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New Developments
  • 2011 Federal Budget proposed legislative changes that include:
  • An anti-avoidance rule that prevents income-splitting with minors by taxing dividends is extended to be applicable to certain capital gains.
  • Revised proposals to tax foreign investment entities and non-resident trusts remain pending.
  • Alberta has passed a new Will and Succession Act S.A. 2010W-122. The Act is expected to be proclaimed in early 2012.
  • British Columbia has enacted a new Wills, Estates and Succession Act which is expected to come into force in 2011.
  • Also in British Columbia, a new Act, entitled the Adult Guardianship and Planning Statutes Amendment Act (AGPSAA) is expected to be proclaimed to be effective for 1 September 2011. The provisions of AGPSAA and the subsequent amendment acts revise various statutes and regulations that relate to planning for incapacity. Documents such as advance directives, representation agreements and enduring powers of attorney are those which will be affected by the changes taking effect on 1 September. The provisions dealing with adult guardianship (i.e. committeeships) have not yet been proclaimed into force.
  • On 1 April 2010, Nova Scotia enacted the Personal Directives Act allowing individuals to appoint a substitute decision maker for personal care issues and to set out instructions for their personal care. The Act also provides a hierarchy of statutory substitute decision makers. The Act replaces the Medical Consent Act.

1. Introduction

A. Constitutional Structure

Canada is a federal country made up of ten provinces and three territories, the latter being subject to federal suzerainty but largely under local administration. All jurisdictions, except Quebec, follow a common-law tradition.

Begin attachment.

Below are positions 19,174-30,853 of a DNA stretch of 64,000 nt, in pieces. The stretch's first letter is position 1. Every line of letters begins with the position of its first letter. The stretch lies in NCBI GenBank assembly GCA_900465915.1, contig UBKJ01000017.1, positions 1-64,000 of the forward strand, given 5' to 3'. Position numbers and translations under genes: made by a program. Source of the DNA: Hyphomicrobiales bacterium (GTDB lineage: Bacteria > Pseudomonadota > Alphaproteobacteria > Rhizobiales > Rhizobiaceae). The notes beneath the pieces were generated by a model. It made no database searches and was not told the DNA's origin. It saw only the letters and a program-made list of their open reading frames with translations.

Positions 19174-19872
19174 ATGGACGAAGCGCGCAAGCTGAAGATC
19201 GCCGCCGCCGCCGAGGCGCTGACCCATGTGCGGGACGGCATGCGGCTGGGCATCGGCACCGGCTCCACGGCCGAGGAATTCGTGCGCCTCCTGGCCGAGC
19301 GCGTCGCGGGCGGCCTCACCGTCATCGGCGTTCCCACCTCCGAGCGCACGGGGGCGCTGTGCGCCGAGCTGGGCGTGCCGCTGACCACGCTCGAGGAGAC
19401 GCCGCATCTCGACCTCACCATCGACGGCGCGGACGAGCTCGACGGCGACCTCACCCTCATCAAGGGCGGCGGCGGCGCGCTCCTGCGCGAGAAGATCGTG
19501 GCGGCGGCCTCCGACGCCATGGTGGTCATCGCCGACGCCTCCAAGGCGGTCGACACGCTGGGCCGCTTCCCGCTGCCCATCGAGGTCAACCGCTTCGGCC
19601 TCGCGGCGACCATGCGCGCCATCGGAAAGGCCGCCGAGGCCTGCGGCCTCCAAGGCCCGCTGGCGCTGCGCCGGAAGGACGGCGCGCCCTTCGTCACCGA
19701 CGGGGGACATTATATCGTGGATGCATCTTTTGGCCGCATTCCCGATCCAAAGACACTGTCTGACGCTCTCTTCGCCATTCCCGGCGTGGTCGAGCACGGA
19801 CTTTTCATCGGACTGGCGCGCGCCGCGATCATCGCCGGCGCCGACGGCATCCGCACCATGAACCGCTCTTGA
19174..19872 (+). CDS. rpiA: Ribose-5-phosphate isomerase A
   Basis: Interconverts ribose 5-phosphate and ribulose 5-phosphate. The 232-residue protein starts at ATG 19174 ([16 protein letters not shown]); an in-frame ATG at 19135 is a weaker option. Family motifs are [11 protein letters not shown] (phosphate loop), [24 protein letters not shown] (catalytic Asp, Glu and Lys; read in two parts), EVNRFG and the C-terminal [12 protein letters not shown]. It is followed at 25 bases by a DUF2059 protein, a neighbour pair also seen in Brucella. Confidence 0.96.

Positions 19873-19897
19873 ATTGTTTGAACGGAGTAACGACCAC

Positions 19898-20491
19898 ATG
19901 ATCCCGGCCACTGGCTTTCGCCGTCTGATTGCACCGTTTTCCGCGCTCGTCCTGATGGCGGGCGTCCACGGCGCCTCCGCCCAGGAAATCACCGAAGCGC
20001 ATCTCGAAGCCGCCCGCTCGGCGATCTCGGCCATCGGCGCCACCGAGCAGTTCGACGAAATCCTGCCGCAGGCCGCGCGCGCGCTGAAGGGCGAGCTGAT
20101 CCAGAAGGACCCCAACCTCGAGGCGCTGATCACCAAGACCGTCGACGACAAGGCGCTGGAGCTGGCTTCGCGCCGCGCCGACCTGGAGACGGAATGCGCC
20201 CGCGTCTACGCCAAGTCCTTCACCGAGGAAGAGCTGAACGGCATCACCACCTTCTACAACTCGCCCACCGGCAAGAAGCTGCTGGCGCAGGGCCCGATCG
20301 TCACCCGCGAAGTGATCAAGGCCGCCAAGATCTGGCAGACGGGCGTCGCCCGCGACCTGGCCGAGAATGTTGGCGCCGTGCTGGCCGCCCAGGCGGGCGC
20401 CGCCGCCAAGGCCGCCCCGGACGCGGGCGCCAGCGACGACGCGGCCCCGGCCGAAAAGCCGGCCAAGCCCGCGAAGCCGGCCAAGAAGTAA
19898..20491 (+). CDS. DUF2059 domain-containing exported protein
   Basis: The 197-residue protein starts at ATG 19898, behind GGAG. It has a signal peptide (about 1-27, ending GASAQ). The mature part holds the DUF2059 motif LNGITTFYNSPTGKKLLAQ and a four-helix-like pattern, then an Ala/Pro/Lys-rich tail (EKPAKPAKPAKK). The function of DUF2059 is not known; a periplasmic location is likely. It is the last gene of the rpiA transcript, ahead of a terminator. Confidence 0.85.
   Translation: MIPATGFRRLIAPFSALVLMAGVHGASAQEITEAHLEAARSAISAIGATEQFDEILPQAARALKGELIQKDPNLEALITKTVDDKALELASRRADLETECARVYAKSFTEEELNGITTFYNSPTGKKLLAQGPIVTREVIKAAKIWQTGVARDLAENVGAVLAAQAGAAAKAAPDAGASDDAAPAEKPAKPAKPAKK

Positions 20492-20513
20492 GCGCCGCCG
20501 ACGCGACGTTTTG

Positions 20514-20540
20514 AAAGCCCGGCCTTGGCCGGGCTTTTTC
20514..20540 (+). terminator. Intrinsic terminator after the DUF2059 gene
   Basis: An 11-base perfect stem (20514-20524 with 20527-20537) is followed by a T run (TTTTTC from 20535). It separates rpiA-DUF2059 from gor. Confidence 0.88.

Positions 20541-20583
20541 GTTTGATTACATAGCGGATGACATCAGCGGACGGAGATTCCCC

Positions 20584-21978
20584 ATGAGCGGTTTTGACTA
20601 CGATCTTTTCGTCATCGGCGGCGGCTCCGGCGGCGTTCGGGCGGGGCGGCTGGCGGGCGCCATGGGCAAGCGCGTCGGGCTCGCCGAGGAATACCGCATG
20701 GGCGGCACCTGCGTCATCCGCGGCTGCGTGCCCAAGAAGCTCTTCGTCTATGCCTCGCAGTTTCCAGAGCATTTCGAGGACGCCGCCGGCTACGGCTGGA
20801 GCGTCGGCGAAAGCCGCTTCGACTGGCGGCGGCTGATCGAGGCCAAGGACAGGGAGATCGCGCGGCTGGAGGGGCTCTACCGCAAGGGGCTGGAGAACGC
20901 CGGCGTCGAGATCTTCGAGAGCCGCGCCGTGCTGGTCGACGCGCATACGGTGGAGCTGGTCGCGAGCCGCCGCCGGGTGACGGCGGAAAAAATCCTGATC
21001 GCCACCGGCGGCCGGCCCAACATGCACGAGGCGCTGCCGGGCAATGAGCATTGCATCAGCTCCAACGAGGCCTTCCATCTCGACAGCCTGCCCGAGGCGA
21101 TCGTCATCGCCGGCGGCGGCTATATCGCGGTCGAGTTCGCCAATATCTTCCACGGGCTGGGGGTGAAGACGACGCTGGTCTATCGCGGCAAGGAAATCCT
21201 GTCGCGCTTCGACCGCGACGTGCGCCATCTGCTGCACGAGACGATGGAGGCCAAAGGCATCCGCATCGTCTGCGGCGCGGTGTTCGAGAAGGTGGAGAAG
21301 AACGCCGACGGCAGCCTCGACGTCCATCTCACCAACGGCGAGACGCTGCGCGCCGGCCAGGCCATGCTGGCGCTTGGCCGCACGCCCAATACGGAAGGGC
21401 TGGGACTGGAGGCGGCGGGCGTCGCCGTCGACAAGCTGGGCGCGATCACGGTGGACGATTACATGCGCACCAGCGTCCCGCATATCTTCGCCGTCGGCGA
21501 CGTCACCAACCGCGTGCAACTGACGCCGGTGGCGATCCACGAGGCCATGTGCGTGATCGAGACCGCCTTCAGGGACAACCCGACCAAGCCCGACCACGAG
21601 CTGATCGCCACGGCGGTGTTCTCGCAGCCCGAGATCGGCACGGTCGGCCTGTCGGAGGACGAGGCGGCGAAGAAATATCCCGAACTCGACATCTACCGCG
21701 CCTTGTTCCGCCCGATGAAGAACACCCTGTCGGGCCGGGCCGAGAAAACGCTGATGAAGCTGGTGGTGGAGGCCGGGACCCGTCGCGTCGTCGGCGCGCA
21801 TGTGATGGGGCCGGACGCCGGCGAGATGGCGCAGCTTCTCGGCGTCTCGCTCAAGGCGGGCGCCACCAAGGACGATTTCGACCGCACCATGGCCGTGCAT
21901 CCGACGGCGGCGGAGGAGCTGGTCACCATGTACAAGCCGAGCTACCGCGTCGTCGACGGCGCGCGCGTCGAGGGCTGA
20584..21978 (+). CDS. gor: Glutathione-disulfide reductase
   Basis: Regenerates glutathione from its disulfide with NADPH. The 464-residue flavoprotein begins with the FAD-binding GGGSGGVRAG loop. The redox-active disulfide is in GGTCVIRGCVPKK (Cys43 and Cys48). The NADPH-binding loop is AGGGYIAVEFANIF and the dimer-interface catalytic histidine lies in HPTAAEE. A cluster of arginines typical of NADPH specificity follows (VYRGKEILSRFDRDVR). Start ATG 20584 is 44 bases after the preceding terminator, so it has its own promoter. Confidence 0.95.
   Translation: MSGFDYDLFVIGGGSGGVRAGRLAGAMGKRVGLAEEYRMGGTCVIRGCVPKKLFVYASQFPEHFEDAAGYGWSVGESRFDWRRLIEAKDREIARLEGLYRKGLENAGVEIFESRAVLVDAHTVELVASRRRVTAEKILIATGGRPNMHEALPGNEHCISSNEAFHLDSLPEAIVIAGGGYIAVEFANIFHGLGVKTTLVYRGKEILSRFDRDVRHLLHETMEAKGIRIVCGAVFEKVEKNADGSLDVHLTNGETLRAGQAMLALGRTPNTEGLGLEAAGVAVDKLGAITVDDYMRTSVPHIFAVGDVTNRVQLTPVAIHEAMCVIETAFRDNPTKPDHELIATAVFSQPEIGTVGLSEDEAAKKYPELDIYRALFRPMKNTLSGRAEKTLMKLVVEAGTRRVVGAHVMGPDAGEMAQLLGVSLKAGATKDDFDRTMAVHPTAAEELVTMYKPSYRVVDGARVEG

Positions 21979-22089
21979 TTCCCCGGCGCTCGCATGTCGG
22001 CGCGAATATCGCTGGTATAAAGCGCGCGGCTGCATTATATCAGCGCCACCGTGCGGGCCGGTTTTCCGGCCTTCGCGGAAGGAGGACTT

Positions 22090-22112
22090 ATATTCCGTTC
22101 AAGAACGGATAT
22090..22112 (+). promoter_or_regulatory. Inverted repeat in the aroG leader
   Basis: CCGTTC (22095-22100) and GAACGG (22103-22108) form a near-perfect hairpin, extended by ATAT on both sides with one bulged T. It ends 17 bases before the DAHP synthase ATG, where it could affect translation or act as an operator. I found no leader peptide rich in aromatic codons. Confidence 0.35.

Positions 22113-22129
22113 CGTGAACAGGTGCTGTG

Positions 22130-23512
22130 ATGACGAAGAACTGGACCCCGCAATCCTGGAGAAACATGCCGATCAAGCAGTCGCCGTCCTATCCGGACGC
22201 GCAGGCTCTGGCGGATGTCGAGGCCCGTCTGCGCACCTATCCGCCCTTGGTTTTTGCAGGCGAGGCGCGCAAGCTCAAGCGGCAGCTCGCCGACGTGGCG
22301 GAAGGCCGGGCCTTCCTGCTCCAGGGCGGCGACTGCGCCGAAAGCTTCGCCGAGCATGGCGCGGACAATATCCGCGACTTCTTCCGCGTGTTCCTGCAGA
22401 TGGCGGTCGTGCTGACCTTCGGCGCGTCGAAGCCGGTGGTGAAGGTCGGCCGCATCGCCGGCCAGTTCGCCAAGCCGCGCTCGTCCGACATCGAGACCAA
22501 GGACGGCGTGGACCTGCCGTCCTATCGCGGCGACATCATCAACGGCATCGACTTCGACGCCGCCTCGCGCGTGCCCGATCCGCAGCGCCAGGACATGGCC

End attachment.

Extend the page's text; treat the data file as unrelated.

The currency is the Canadian dollar (CAD).

B. Legal Systems

I. Common Law

Although contemporary trust law in common-law Canada generally follows Commonwealth doctrinal tradition, it has been influenced by American law. Unjust enrichment decisions, the remedial constructive trust and fiduciary obligations law, as well as legislation in the area of trustee investment law (the modern portfolio theory), owe their inspiration to American ideas.

The Canadian Charter of Rights and Freedoms, part of the Constitution of Canada, applies only to persons, not to property. Consequently, it has not been applied in the field of trust law in common-law Canada or to the operation of the Quebec fiducie.

Ii. Quebec

French immigrants from Normandy in the 17th century brought to Quebec their language, religion and law, based on the Coutume de Paris, which contained no trust law. In 1888, legislation recognising a trust as a mode of property-holding was introduced into the former civil code. Quebec, as a civil-law jurisdiction, has no doctrine of estates. In 1994, a new codification was enacted – the Civil Code of Québec (Code) – when the Quebec legislature adopted different thinking with a fiducie based on the 19th-century concept of a patrimoine d’affectation (property dedicated to a mode of user, but owned by no one). Quebec is unique among civil-law jurisdictions in possessing a complete trust concept.

Editorial Board
Michael Cadesky TEP
Cadesky and Associates LLP, Toronto, Canada
Robert Carrothers TEP
Legacy Tax + Trust Lawyers, Vancouver, Canada
Grace Chow TEP
Cadesky and Associates LLP, Toronto, Canada
Elaine Blades TEP
Scotia Private Client Group, Toronto, Canada
Louise Houle TEP
Heenan Blaikie LLP, Montreal, Canada


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